Anyway, it's a trick that eluded my 5yo initially. She had a page in her workbook about adding 10 and I watched her using the number line to laboriously count forward, every time. She just didn't 'get it'.

This lesson is for children who need help in 'getting it' - understanding that they can just increase the 10s digit by one, without affecting the units.

It is useful to have a basic grasp of place value first. Luckily, Francesca had learnt all about tens and units in Reception class at school. Once you can talk in terms of tens and units, it becomes easier to develop the concept into addition and subtraction of 10.

It's also necessary for the child to be able to count in 10s - to know that 30 follows 20 or that the correct sequence is 70, 80, 90.

Once those principles are in place, you can move onto adding 10 to any number.

I told Francesca that soon she would know a trick to enable her to add 10 to any number at all, just in her head, in a second. Hopefully she was impressed.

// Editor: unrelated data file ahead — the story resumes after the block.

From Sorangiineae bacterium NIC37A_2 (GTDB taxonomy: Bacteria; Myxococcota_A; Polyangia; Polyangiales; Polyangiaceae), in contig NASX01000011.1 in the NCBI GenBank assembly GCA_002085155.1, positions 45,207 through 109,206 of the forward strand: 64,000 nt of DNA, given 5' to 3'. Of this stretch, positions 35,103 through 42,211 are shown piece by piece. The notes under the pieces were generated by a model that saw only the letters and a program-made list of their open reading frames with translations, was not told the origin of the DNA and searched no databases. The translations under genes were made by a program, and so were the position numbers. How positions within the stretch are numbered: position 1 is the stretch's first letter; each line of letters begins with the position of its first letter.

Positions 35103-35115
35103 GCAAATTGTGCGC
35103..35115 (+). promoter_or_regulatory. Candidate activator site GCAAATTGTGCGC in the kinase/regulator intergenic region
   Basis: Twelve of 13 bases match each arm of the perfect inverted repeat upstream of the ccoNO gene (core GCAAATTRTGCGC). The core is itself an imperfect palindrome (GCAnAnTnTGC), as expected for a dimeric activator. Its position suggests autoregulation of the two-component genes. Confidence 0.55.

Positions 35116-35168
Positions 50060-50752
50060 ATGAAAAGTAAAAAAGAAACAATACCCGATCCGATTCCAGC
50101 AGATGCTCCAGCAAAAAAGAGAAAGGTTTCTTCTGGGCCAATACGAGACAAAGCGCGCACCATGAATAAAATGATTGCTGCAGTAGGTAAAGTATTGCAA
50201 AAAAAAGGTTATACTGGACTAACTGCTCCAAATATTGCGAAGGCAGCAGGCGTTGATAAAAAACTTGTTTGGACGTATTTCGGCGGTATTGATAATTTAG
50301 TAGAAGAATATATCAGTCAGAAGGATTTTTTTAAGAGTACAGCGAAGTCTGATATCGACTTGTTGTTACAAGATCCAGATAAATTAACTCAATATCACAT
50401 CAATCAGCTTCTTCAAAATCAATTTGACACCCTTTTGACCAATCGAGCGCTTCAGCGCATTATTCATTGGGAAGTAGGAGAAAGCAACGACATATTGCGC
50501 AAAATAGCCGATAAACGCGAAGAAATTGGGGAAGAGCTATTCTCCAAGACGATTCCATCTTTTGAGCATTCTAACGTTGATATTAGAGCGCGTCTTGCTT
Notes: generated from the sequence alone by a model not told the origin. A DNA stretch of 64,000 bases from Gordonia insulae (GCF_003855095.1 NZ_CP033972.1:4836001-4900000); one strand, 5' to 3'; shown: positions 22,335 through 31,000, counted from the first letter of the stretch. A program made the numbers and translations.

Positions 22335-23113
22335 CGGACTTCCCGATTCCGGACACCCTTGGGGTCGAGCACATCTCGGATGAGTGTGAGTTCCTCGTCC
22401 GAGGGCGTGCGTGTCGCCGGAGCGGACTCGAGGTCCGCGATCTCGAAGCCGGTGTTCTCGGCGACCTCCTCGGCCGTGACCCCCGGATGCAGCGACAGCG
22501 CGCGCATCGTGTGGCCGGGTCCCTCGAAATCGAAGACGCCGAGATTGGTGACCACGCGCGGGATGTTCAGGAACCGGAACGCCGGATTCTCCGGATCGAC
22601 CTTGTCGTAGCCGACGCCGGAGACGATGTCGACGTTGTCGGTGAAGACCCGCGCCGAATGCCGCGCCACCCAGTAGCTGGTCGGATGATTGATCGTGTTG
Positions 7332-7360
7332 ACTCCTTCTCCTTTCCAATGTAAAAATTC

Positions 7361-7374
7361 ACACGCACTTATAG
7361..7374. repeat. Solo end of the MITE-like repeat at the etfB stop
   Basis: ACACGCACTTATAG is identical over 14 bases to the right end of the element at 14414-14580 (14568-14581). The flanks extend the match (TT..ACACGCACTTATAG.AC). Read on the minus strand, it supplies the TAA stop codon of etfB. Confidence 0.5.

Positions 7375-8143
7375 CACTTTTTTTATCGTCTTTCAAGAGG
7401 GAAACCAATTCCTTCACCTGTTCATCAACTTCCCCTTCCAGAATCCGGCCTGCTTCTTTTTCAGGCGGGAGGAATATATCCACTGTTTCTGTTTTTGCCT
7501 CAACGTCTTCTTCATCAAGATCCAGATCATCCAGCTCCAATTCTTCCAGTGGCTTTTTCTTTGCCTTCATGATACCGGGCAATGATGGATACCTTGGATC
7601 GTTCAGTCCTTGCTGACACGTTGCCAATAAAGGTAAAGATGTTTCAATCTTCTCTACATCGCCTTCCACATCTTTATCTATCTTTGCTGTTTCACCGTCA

So, we started with some random numbers between 0 and 89 on a sheet of paper. I asked Francesca to add 10 to each of them and write down the answer next to each number. I put 10 dots at the top of the page so that she could use them to help her with counting on. Which she did. All the answers were generated using the slow, inaccurate counting-on method.

Then we re-wrote the numbers in a list, showing that 42 became 52 and 15 became 25 etc.

Then we used a free online abacus resource:

It allowed us to represent the numbers as so many tens and units.

Then I asked Francesca to look at the result of adding 10, and got her to make the new number by physically (well, on screen!) adding a bead to the tens column. It was starting to really help, but she was losing concentration by this point (and was really much more keen on the idea of just adding lots of beads to see if she could fill up all the spikes) so we gave up for the time being and I let her have a play. I reckon if I come back to this concept another time, she'll totally 'get it' and we can move on to subtracting 10, or even working with numbers over 100.

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